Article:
Prepare the the cardamom. Give yourself 45 min for this part. Slice 40 pods length wise with the tip of a sharp knife. Scrape out seeds. Grind down to the consistency of fine sand with a mortar and pestle. You could do this step ahead. 

Heat half and half to just luke warm. Pour in large mixing bowl. Mix in yeast and let stand for 7 minutes. Mix again to make sure its dissolved. Mix in sugar, salt, eggs, cardamom. Mix in 3 cups of flour. Add butter. Mix and add the remaining flour cup by cup and mix till the dough pulls away from the edges. You may need to add more flour. 

Kneed on a floured surface for  7 minutes and make a large ball.
Place back in the large bowl and cover and let rise in a warm area for 1 1/2 hours.
Punch down and divide into 3 balls.
To make the braided bread, roll each ball in to long ropes. Braid and tuck under the edges and  place on a baking sheet lined with parchment paper ( or a lightly grease pan). 
You could also make small rolls-- although baking time will shorten.

Brush with an egg wash or half and half.  Sprinkle course sugar over the top.
Let rise again 1/2 hour. Place in a pre-heated 350 degree oven. Bake for 30-40 minutes and nicely browned. Poke with a skewer or tooth pick. Its done if the pick comes out clean.
Pull it out of the oven and let sit for 10 minutes. 
Slice and toast and butter.

Cold Solace 

When my mother died,
one of her honey cakes remained in the freezer.
I couldn’t bear to see it vanish,
so it waited, pardoned,
in its ice cave behind the metal trays
for two more years.

On my forty-first birthday
I chipped it out,
a rectangular resurrection,
hefted the dead weight in my palm.

Before it thawed,
I sawed, with serrated knife,
the thinnest of slices —
Jewish Eucharist.

The amber squares
with their translucent panes of walnuts
tasted — even toasted — of freezer,
of frost,
a raisined delicacy delivered up
from a deli in the underworld.

I yearned to recall life, not death —
the still body in her pink nightgown on the bed,
how I lay in the shallow cradle of the scattered sheets
after they took it away,
inhaling her scent one last time.

I close my eyes, savor a wafer of
sacred cake on my tongue and
try to taste my mother, to discern
the message she baked in these loaves
when she was too ill to eat them:

I love you.
It will end.
Leave something of sweetness
and substance
in the mouth of the world.


  1. Oh Sylvia you've brought me to tears. My dear sweet mother-in-law Senia Croonquist Hart was Finnish. Sisu is a phrase she repeated often, and one we would use to describe her as well. She even had stationery made with Sisu printed on the top. Although not a cook or baker herself, she would talk about Pulla her mom made growing up in the Finnish community that settled in Red Lodge , Montana. I miss her grace and "stick-to-it" strength (Sisu) . Senia and your mother resemble each other, but I notice the hands in particular- big, strong, hardworking yet gentle. Thanks for sharing your memories. KateH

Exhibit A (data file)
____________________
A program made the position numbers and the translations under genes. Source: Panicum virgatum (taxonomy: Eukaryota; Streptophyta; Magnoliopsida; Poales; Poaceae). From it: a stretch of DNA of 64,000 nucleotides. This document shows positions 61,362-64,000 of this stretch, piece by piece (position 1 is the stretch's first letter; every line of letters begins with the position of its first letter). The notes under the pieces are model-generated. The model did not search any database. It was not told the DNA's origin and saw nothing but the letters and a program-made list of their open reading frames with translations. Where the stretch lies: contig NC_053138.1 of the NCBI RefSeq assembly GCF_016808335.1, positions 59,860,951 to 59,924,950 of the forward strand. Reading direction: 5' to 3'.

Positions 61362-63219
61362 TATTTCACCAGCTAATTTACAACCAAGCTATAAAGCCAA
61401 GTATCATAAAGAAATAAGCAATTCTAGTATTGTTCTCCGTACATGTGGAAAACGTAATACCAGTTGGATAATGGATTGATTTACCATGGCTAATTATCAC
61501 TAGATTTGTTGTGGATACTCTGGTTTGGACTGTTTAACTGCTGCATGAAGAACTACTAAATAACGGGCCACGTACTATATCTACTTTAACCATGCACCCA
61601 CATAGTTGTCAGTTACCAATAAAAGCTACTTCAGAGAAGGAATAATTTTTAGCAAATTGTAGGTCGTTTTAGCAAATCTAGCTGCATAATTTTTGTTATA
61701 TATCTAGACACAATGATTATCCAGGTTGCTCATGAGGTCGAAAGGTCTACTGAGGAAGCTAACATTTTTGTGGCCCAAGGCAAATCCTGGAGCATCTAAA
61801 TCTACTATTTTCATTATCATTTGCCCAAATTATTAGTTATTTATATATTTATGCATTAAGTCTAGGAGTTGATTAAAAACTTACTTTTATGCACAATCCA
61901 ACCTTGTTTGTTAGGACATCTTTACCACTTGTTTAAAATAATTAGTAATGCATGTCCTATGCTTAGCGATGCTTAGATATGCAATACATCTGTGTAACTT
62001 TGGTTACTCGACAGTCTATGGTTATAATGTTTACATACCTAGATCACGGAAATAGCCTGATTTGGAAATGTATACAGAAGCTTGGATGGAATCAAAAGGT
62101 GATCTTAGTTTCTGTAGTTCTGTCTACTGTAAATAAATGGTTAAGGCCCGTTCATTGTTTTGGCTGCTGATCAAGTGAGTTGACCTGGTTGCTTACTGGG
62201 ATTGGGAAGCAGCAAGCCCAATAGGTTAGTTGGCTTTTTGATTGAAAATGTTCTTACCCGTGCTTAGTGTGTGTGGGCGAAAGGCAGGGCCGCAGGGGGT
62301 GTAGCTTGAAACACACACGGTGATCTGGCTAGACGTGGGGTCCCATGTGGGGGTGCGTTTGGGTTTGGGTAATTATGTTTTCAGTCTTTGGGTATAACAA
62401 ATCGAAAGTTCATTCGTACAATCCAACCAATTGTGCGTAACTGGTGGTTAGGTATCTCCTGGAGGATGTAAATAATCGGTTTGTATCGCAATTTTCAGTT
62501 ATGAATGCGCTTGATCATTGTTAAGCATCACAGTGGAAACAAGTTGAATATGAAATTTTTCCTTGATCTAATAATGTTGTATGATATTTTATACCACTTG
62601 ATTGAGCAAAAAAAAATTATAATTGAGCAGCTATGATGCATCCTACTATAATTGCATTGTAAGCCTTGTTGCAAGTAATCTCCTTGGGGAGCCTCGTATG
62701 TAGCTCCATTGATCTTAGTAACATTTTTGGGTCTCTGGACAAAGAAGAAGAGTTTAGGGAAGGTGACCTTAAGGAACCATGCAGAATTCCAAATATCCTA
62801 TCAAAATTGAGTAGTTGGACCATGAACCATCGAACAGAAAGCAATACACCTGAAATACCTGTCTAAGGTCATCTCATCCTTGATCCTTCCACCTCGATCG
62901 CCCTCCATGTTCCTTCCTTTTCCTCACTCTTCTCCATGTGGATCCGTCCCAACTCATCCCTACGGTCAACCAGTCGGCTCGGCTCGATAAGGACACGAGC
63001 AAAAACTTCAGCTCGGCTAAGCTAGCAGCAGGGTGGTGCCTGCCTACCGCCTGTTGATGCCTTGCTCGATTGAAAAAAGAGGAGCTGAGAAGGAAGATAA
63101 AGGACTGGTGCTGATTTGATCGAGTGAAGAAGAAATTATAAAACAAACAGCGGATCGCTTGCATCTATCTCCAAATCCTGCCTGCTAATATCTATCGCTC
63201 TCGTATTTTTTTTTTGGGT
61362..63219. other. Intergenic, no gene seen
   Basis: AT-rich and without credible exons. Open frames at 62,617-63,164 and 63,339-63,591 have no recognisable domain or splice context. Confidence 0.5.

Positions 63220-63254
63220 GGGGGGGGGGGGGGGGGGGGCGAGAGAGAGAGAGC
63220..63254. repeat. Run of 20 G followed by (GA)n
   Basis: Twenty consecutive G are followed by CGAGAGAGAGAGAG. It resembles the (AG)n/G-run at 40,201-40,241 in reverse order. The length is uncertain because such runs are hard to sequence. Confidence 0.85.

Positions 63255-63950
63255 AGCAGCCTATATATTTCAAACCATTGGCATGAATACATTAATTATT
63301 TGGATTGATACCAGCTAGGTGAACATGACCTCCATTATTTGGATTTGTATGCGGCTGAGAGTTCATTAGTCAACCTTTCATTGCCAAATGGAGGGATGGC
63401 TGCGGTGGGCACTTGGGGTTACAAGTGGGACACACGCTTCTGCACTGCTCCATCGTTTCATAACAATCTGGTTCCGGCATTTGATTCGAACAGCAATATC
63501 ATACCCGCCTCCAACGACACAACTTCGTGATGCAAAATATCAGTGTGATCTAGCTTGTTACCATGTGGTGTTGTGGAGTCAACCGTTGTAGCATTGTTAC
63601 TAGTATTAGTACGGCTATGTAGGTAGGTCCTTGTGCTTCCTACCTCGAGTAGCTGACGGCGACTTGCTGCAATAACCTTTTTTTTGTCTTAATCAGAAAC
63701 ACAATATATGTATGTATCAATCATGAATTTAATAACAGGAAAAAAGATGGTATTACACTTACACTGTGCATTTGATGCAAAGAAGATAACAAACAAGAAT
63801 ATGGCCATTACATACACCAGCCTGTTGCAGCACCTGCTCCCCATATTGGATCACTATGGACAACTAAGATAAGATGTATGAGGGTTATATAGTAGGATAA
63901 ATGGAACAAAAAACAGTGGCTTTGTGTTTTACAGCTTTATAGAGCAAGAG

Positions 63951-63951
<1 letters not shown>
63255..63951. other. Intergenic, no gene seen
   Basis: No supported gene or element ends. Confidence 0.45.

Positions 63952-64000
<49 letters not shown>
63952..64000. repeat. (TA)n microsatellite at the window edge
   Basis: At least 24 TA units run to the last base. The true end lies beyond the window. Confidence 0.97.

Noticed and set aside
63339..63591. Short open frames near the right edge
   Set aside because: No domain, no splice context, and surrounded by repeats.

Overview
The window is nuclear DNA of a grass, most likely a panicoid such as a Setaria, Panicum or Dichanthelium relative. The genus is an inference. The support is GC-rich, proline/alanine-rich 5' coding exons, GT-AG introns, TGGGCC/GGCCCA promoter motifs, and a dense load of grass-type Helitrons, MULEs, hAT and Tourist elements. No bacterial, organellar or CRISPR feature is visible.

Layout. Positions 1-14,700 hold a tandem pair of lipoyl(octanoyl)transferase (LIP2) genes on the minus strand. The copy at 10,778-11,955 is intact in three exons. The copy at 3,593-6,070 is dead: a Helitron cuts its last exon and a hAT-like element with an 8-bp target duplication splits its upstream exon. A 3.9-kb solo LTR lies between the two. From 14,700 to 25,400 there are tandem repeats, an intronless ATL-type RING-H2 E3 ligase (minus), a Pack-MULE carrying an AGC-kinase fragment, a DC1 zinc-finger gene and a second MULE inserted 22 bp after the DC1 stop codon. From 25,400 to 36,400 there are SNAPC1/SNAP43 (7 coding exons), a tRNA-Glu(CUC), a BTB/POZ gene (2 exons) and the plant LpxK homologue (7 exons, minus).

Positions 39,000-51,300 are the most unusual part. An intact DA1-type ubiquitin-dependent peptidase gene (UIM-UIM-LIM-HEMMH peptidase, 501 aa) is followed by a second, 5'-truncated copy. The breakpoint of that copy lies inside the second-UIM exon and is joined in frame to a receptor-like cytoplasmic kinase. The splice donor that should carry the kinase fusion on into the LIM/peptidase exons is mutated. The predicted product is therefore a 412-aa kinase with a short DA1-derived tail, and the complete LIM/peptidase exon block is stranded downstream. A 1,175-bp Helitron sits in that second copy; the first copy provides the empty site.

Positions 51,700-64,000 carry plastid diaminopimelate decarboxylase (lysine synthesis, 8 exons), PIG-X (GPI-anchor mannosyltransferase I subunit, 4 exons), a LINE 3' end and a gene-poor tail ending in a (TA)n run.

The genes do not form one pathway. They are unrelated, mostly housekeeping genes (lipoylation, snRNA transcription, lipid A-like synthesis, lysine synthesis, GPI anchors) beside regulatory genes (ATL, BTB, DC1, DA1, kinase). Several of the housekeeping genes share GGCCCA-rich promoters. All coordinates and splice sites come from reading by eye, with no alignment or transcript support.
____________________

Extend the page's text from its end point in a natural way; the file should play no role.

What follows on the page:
2. oh my gosh sylvia. I'm reading this at work and have tears in my eyes. What a heartfelt post...beautiful! Thanks for sharing. Teresa

  3. What a beautiful tribute to your mom on her birthday! i’m glad i’m in the privacy of my home so i can weep and cry freely :) Hopefully i’ll get to Finland soon to explore my own roots. xo

  4. Sylvia - this is absolutely beautiful. The writing is poetic and heartfelt, the pictures are stunning and pictures are amazing. What a lovely tribute - I don't know why you think writing is not your strong point.

  5. Sylvia, that was such an amazing tribute to your wonderful, sweet mom ~ loved that you shared her special recipe on her birthday. Sending you much love today as you remember her.

  6. Thanks everyone for all your kind words. It means a lot to me!

  7. This is beautiful and thank you for sharing your pulla with us. It was mouth wateringly delicious and even more special after I read the whole blog xo

  8. As I'm sitting here trying to stop the tears I want to thank you. Your story about your Mom touched me deeply. My Mom came from Finland to Canada in 1952. I know I was blessed to have grown up in a Finnish household. Even though I consider myself Canadian first; I am so proud to be a Finn also.

    Today I went looking on Pinterest for a pulla recipe. My Mom is not doing so well the last couple of weeks. She's 88 and in a nursing home. Today I'm going up to tuck her into bed, say her prayers and sing her one of her favourite Finnish songs. This has become a ritual for us since she was moved into a home a year ago. Well, normally I say her prayers and sing the song over the phone. I can't begin to say what this ritual has meant to us both. It's cute; as soon as we say 'amen', she starts right into the song now! As a last minute thought this aft, I decided I'm going to bring her a couple of pieces of pulla for her bedtime snack. (I have no idea when it might be the last time I am able to do this.) I'm planning the timing so I will be pulling it out of the oven as I walk out the door. As you know, there's nothing like pulla hot out of the oven.

    We didn't have a mortar and pestle when I was little. We cleaned the seeds out of the (white!) pods and lay them on the floor wrapped in layers of cloth. (it was always the same cloth... it smelled heavenly!) Then we used a hammer and banged at those seeds til they were the right texture! I have a mortar and pestle now, but I still 'hammer' them on the floor like when I was little. A little crazy perhaps.

    I didn't mean to write a whole novella here! Thank you again for adding such a wonderful, cozy warmth to my heart just now.

    By the way... it's "Rusina"!


    1. Maija, Thanks so much for your heartfelt comment and sharing about your mom. I have tears in my eyes. Enjoy your moments together... they are very special. I will try the hammer and cloth idea...its great...I love picturing that!